Complete List of 30 Most Influential Women in College Sports Liberty Softball Head Coach Dot Richardson has been named among the 30 most influential women in college sports by Sports Management Degree Guide. On the list, released in late February, Richardson was ranked No. 29.
Sports Management Degree Guide provides resources related to both undergraduate and graduate degree programs in sports management, including online programs as well as traditional degree-granting institutions. The site addresses important topics affecting sports management today and provides answers to frequently asked questions about sports management and related degree programs.
The top five spots on the list were held by, in order: former Tennessee women's basketball head coach Pat Summitt, Olympic swimmer Missy Franklin, current Stanford women's basketball head coach Tara VanDerveer, current Notre Dame women's basketball head coach Muffet McGraw and current Florida volleyball head coach Mary Wise.
Richardson is one of three current NCAA Division I softball coaches on the list, joined by Oklahoma's Patty Gasso (20th) and Michigan's Carol Hutchins (21st).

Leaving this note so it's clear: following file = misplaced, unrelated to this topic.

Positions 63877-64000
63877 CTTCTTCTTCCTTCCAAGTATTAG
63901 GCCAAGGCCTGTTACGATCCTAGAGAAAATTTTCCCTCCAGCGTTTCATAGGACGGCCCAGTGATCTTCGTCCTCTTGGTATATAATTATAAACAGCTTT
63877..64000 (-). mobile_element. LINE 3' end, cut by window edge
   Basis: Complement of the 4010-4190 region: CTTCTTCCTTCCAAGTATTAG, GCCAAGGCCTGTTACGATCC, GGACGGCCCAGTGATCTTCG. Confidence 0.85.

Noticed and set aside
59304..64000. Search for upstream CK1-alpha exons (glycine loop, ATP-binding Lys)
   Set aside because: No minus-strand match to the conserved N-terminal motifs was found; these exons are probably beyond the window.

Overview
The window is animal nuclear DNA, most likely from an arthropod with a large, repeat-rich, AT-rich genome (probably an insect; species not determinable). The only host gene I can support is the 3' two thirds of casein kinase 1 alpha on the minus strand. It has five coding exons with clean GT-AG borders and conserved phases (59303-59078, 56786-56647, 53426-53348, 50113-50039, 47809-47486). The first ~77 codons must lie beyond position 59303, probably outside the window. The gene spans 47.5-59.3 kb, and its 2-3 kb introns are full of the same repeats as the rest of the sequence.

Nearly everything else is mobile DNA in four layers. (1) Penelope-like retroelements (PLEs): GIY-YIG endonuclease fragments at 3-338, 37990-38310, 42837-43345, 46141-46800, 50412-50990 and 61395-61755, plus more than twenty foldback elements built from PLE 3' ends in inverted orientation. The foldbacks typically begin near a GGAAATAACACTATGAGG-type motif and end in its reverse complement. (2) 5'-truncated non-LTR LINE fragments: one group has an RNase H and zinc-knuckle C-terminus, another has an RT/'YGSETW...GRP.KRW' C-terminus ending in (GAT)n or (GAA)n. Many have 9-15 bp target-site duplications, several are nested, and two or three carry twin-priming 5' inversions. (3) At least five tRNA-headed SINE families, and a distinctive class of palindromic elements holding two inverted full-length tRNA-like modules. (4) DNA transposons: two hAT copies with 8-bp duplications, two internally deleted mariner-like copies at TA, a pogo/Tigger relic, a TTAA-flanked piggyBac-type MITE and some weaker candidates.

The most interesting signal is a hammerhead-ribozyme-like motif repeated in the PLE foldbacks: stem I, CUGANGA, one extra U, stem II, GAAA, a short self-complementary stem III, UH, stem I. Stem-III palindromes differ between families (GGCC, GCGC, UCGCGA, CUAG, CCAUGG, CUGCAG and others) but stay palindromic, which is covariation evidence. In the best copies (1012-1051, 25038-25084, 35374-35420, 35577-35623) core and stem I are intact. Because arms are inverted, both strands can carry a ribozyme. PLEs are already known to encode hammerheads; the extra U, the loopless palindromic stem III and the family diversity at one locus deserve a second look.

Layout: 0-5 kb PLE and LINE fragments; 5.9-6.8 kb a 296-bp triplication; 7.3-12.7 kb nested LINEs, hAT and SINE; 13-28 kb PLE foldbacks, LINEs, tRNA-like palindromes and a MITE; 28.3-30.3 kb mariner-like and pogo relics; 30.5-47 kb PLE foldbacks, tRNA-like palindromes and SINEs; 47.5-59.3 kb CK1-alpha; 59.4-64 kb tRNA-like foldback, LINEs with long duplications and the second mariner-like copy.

Currently in her third year as head coach at Liberty, Richardson has been instrumental in driving the program to further success. She guided the Lady Flames to a 29-30 record last year, an 18-win improvement over the previous season, which was the largest improvement in NCAA Division I softball during that span. This year, the Lady Flames started off 5-0 in conference games, tying the fastest start to Big South play in program history.
She also spearheaded the planning for Liberty's state-of-the-art Liberty Softball Stadium, which debuted during the 2015 season. Kamphuis Field at Liberty Softball Stadium was voted the No. 2 college softball stadium in the nation, through a poll on FloSoftball.com.
Richardson is one of the legends in softball history. Richardson helped Team USA win Olympic gold in Atlanta in 1996 and Sydney in 2000, hitting the game-winning home run in the 1996 gold medal game. As a member of the team, the U.S. won five Pan American Game gold medals and four World Championship gold medals. Richardson is a 16-time Amateur Softball Association (A.S.A.) All-American and was inducted into the A.S.A. Hall of Fame in 2006.
As a collegiate player, Richardson was a five-time All-American, earning AIAW All-America honors at Western Illinois and four All-America honors at UCLA. The standout shortstop was named UCLA's All-University Athlete Award winner in 1983. Additionally, Richardson was named the 1980's NCAA Player of the Decade to cap off her stellar collegiate accomplishments. Richardson has been inducted into the State of Florida Hall of Fame (1992), the UCLA Athletics Hall of Fame (1996) and Florida High School Athletic Association (FHSAA) Hall of Fame (2015).
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